Going from Windows 8 to Windows 7

August 1st, 2013

If you have looked in the store at new computers recently, you are undoubtedly aware that they all come with Windows 8. While Windows 8 seems to be popular with younger users, it seems to be very unpopular with those of us who are older. So the question that I get is “What are my options?”

One option is to purchase your computer directly from a manufacturer or a computer store that builds custom computers. In this way you may have the opportunity to purchase a computer with Windows 7 installed instead of Windows 8. However, this can be daunting to many people, since most people are not sure what they should order.

Another option is Microsoft’s “downgrade” option. If the version of Windows 8 that is preinstalled on your computer is at least the professional version (not a home version), then you can use the Windows 8 license with Windows 7. If the computer comes with Windows 8 home preinstalled, then you do not have any downgrade rights, and you will need to purchase a new Windows 7 license in order to convert the computer from Windows 8 to Windows 7. This is likely to cost from $100-$200 if you have a professional do the install for you.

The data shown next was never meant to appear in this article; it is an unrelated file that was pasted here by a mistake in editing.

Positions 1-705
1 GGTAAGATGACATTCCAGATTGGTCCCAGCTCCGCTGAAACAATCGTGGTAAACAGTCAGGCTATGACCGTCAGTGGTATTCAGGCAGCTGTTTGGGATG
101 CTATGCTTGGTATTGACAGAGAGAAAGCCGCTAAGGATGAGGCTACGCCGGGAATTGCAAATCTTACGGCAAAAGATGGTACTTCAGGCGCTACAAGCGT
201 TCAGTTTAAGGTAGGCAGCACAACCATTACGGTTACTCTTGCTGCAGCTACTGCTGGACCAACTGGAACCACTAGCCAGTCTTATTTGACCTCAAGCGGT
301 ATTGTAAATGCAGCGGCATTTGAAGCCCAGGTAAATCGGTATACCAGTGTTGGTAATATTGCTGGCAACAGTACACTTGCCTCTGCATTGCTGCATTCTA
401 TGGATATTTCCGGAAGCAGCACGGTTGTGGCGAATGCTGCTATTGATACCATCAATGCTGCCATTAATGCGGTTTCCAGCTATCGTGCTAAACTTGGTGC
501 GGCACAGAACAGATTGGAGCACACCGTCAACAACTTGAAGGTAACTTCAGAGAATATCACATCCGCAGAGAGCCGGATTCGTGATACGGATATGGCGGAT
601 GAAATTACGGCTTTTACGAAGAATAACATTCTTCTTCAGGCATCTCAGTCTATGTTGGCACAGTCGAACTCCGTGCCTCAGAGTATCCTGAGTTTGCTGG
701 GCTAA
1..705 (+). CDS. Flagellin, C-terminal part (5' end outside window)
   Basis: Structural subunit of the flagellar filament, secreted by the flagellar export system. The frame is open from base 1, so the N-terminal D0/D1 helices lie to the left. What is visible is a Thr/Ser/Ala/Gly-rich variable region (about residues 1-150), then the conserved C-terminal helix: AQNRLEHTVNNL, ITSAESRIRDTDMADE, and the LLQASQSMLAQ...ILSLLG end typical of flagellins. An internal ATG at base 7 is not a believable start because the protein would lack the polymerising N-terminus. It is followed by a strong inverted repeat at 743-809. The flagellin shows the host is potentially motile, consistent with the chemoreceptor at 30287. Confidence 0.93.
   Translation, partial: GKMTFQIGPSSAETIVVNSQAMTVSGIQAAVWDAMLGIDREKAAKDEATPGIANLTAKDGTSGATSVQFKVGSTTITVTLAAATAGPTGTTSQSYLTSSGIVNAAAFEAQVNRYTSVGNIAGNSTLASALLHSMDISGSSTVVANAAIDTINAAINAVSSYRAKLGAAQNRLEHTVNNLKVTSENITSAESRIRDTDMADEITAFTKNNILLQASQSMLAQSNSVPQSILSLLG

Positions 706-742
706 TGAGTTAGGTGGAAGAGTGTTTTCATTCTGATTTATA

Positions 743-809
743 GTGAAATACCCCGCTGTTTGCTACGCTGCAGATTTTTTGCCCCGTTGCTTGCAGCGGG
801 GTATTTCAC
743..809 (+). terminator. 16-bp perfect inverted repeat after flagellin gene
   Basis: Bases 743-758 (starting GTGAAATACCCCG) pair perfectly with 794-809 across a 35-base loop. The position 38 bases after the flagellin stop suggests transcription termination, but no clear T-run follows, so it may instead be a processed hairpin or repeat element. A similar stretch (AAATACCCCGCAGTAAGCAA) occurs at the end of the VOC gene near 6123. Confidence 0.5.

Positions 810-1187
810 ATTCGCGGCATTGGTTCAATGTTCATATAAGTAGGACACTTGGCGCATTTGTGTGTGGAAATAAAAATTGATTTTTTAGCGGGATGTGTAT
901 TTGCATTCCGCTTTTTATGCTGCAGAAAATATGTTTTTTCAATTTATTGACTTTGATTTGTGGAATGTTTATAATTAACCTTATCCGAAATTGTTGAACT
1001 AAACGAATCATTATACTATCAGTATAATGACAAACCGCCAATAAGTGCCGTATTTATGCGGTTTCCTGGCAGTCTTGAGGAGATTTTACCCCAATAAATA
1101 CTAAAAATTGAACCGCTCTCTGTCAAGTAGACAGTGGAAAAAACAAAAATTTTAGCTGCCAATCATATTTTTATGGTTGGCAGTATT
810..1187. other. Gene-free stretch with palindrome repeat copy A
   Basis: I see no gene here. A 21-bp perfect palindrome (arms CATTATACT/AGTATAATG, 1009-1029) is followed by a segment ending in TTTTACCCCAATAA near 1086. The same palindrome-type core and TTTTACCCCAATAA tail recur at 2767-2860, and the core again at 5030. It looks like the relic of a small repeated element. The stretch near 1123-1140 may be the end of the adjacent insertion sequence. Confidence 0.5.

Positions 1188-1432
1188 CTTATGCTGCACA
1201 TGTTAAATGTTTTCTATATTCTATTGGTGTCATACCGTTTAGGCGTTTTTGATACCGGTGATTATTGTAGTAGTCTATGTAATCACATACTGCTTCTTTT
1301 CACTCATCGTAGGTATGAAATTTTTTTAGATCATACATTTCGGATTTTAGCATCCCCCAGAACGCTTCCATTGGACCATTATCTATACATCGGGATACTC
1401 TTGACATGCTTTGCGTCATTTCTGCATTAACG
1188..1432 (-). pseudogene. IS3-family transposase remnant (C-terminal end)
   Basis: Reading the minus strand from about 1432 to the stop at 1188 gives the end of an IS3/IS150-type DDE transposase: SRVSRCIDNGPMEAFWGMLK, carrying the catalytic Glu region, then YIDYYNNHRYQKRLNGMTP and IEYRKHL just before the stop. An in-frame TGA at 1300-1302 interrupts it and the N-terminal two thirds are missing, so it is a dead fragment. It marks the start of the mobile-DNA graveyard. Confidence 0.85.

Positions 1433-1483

Downgrading a Windows 8 computer to Windows 7 presents several challenges. The first challenge is getting a copy of Windows 7 to install on the computer. If you are downgrading the home version of Windows 8, and have purchased a copy of Windows 7 on disk, the problem is solved. However, if you are using the downgrade rights for Windows 8 professional, you cannot go to the store and get a disk with Windows 7 without paying the full cost of the desk, which defeats the purpose of downgrading using your existing license. For this scenario, you need to find somebody who has a generic version of Windows 7, not a recovery disk from a Windows 7 computer.